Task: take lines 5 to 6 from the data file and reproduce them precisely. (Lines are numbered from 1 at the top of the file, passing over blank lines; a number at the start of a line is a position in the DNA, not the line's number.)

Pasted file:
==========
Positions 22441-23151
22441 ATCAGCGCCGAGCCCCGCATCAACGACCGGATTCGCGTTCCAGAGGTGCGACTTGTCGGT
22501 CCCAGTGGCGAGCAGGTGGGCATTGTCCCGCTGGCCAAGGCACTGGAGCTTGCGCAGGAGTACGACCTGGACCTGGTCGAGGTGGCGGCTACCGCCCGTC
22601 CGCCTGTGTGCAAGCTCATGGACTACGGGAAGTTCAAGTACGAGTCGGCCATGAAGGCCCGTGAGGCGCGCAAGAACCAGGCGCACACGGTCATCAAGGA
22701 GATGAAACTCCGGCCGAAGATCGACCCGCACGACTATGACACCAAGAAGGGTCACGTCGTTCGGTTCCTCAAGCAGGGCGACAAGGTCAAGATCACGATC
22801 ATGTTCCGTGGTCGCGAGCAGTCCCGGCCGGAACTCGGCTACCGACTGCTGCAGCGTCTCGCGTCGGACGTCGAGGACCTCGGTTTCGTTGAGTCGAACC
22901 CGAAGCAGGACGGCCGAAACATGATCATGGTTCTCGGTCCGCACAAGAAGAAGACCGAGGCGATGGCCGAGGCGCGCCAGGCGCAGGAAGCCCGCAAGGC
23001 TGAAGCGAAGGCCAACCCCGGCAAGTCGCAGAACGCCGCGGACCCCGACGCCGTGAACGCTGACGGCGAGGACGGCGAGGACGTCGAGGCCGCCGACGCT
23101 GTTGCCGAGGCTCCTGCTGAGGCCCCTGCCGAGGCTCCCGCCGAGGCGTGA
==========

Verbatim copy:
22701 GATGAAACTCCGGCCGAAGATCGACCCGCACGACTATGACACCAAGAAGGGTCACGTCGTTCGGTTCCTCAAGCAGGGCGACAAGGTCAAGATCACGATC
22801 ATGTTCCGTGGTCGCGAGCAGTCCCGGCCGGAACTCGGCTACCGACTGCTGCAGCGTCTCGCGTCGGACGTCGAGGACCTCGGTTTCGTTGAGTCGAACC